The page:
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  1. Free, publicly-accessible full text available December 15, 2023
  2. Predicting the asymmetric structure and dynamics of solvated hydroxide and hydronium in water from ab initio molecular dynamics (AIMD) has been a challenging task. The difficulty mainly comes from a lack of accurate and efficient exchange–correlation functional in elucidating the amphiphilic nature and the ubiquitous proton transfer behaviors of the two ions. By adopting the strongly constrained and appropriately normed (SCAN) meta-generalized gradient approximation functional in AIMD simulations, we systematically examine the amphiphilic properties, the solvation structures, the electronic structures, and the dynamic properties of the two water ions. In particular, we compare these results to those predicted by the PBE0-TS functional, which is an accurate yet computationally more expensive exchange–correlation functional. We demonstrate that the general-purpose SCAN functional provides a reliable choice for describing the two water ions. Specifically, in the SCAN picture of water ions, the appearance of the fourth and fifth hydrogen bonds near hydroxide stabilizes the pot-like shape solvation structure and suppresses the structural diffusion, while the hydronium stably donates three hydrogen bonds to its neighbors. We apply a detailed analysis of the proton transfer mechanism of the two ions and find the two ions exhibit substantially different proton transfer patterns. Our AIMD simulations indicate that hydroxide diffuses more slowly than hydronium in water, which is consistent with the experimental results. 
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  3. X-ray absorption spectroscopy (XAS) is a powerful experimental technique to probe the local order in materials with core electron excitations. Experimental interpretation requires supporting theoretical calculations. For water, these calculations are very demanding and, to date, could only be done with major approximations that limited the accuracy of the calculated spectra. This prompted an intense debate on whether a substantial revision of the standard picture of tetrahedrally bonded water was necessary to improve the agreement of theory and experiment. Here, we report a first-principles calculation of the XAS of water that avoids the approximations of prior work, thanks to recent advances in electron excitation theory. The calculated XAS spectra, and their variation with changes of temperature and/or with isotope substitution, are in good quantitative agreement with experiments. The approach requires accurate quasiparticle wave functions beyond density functional theory approximations, accounts for the dynamics of quasiparticles, and includes dynamic screening as well as renormalization effects due to the continuum of valence-level excitations. The three features observed in the experimental spectra are unambiguously attributed to excitonic effects. The preedge feature is associated with a bound intramolecular exciton, the main-edge feature is associated with an exciton localized within the coordination shell of the excited molecule, and the postedge feature is delocalized over more distant neighbors, as expected for a resonant state. The three features probe the local order at short, intermediate, and longer range relative to the excited molecule. The calculated spectra are fully consistent with a standard tetrahedral picture of water.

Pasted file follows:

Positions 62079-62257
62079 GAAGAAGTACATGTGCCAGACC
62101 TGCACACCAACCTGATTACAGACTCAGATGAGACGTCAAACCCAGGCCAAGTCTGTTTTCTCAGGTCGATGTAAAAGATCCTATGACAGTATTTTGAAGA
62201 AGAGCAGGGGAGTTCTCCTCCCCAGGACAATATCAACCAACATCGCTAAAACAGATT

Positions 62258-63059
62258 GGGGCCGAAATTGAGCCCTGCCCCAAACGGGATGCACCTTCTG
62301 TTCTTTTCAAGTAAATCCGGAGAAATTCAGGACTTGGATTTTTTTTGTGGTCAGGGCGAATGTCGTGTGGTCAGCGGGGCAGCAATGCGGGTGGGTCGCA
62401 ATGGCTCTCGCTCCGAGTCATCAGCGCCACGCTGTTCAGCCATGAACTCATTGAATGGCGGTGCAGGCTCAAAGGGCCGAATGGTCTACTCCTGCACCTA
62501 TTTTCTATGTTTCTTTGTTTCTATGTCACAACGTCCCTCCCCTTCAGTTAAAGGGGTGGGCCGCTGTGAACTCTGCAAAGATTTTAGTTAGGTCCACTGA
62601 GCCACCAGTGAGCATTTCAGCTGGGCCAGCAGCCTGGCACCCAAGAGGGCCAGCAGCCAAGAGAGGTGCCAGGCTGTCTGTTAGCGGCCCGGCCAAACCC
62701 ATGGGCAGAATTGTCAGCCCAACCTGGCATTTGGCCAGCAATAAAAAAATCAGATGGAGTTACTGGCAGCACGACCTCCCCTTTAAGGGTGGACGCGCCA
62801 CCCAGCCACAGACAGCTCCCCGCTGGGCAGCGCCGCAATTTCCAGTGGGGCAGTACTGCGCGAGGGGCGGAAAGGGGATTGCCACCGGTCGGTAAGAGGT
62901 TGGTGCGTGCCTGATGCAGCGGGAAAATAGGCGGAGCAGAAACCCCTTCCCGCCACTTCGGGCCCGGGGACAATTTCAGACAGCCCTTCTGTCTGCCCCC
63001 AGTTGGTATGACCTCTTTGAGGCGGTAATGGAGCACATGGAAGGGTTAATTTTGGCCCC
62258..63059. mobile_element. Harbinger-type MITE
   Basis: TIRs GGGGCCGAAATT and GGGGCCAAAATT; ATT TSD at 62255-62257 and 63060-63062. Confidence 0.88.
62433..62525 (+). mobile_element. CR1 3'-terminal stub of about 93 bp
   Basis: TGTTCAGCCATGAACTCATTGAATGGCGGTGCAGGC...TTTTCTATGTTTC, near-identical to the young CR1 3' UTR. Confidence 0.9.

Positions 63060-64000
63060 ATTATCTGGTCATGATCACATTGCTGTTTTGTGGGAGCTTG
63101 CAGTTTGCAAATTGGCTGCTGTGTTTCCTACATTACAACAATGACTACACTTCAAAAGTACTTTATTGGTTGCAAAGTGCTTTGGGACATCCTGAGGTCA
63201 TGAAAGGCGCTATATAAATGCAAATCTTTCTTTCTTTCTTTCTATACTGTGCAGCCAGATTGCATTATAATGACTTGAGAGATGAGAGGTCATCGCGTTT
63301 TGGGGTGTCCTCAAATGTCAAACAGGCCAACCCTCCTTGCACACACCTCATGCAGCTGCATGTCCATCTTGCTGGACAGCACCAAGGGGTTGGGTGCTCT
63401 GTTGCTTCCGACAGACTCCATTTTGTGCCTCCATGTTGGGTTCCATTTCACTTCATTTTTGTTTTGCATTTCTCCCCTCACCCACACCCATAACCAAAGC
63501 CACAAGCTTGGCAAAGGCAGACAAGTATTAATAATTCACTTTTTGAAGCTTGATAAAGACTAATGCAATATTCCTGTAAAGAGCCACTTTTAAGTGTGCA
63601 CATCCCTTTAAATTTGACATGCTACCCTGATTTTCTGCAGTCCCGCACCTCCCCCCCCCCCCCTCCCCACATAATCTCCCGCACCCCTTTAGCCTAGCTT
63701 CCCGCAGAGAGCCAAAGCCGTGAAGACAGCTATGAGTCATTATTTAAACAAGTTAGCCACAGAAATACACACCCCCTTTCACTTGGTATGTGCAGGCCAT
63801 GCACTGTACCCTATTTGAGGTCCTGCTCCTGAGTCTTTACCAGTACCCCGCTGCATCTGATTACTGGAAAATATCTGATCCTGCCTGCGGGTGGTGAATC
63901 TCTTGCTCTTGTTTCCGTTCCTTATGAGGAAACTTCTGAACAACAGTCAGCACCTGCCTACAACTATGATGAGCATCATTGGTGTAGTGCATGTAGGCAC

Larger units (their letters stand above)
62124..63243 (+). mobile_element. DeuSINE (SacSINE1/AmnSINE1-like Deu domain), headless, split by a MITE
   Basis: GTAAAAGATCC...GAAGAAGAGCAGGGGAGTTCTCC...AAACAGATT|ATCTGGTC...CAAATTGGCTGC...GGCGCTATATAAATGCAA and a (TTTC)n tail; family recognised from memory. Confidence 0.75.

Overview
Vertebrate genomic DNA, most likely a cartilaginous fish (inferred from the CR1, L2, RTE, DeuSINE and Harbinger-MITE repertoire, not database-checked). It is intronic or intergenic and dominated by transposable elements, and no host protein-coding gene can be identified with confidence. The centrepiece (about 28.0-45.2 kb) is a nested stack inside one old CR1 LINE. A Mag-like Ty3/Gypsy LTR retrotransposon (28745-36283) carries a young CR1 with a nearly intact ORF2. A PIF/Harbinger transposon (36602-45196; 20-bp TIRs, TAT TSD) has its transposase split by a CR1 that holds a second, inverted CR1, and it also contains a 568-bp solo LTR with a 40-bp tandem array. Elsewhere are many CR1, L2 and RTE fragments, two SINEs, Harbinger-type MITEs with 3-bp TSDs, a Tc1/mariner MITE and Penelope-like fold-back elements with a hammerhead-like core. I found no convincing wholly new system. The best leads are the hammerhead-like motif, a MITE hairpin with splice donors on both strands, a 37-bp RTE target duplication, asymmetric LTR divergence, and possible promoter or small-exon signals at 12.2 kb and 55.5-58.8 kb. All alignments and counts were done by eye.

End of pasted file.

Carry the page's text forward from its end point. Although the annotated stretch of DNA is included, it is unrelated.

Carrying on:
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  4. Abstract

    Salt water is ubiquitous, playing crucial roles in geological and physiological processes. Despite centuries of investigations, whether or not water’s structure is drastically changed by dissolved ions is still debated. Based on density functional theory, we employ machine learning based molecular dynamics to model sodium chloride, potassium chloride, and sodium bromide solutions at different concentrations. The resulting reciprocal-space structure factors agree quantitatively with neutron diffraction data. Here we provide clear evidence that the ions in salt water do not distort the structure of water in the same way as neat water responds to elevated pressure. Rather, the computed structural changes are restricted to the ionic first solvation shells intruding into the hydrogen bond network, beyond which the oxygen radial-distribution function does not undergo major change relative to neat water. Our findings suggest that the widely cited pressure-like effect on the solvent in Hofmeister series ionic solutions should be carefully revisited.

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